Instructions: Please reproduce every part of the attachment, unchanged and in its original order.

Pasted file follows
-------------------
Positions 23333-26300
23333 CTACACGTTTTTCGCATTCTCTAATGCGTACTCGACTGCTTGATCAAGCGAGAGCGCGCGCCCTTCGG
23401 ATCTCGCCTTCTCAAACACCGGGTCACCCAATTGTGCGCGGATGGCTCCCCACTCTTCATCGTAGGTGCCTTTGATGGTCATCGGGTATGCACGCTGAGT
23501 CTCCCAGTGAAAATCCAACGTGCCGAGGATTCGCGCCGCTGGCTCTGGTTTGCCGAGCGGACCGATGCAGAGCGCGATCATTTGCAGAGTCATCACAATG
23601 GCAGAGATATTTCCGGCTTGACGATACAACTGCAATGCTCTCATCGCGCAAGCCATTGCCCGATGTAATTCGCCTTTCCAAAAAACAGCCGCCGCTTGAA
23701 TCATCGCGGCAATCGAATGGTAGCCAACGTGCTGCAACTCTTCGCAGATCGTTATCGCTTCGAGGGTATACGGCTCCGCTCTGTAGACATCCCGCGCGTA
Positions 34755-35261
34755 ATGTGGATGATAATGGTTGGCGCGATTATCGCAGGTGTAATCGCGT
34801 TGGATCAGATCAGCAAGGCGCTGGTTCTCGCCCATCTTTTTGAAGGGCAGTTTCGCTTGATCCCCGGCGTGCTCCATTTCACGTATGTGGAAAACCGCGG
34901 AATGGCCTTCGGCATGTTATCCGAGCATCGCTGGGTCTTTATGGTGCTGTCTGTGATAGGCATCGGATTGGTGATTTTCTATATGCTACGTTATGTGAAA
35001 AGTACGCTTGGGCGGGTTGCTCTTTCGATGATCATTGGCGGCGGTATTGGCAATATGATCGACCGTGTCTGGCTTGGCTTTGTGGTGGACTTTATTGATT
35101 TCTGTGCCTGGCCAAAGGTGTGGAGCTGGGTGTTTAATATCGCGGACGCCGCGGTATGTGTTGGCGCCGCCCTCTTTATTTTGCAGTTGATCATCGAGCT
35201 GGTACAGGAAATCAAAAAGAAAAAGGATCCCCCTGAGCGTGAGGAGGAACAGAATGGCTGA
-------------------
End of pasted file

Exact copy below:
Positions 23333-26300
23333 CTACACGTTTTTCGCATTCTCTAATGCGTACTCGACTGCTTGATCAAGCGAGAGCGCGCGCCCTTCGG
23401 ATCTCGCCTTCTCAAACACCGGGTCACCCAATTGTGCGCGGATGGCTCCCCACTCTTCATCGTAGGTGCCTTTGATGGTCATCGGGTATGCACGCTGAGT
23501 CTCCCAGTGAAAATCCAACGTGCCGAGGATTCGCGCCGCTGGCTCTGGTTTGCCGAGCGGACCGATGCAGAGCGCGATCATTTGCAGAGTCATCACAATG
23601 GCAGAGATATTTCCGGCTTGACGATACAACTGCAATGCTCTCATCGCGCAAGCCATTGCCCGATGTAATTCGCCTTTCCAAAAAACAGCCGCCGCTTGAA
23701 TCATCGCGGCAATCGAATGGTAGCCAACGTGCTGCAACTCTTCGCAGATCGTTATCGCTTCGAGGGTATACGGCTCCGCTCTGTAGACATCCCGCGCGTA
Positions 34755-35261
34755 ATGTGGATGATAATGGTTGGCGCGATTATCGCAGGTGTAATCGCGT
34801 TGGATCAGATCAGCAAGGCGCTGGTTCTCGCCCATCTTTTTGAAGGGCAGTTTCGCTTGATCCCCGGCGTGCTCCATTTCACGTATGTGGAAAACCGCGG
34901 AATGGCCTTCGGCATGTTATCCGAGCATCGCTGGGTCTTTATGGTGCTGTCTGTGATAGGCATCGGATTGGTGATTTTCTATATGCTACGTTATGTGAAA
35001 AGTACGCTTGGGCGGGTTGCTCTTTCGATGATCATTGGCGGCGGTATTGGCAATATGATCGACCGTGTCTGGCTTGGCTTTGTGGTGGACTTTATTGATT
35101 TCTGTGCCTGGCCAAAGGTGTGGAGCTGGGTGTTTAATATCGCGGACGCCGCGGTATGTGTTGGCGCCGCCCTCTTTATTTTGCAGTTGATCATCGAGCT
35201 GGTACAGGAAATCAAAAAGAAAAAGGATCCCCCTGAGCGTGAGGAGGAACAGAATGGCTGA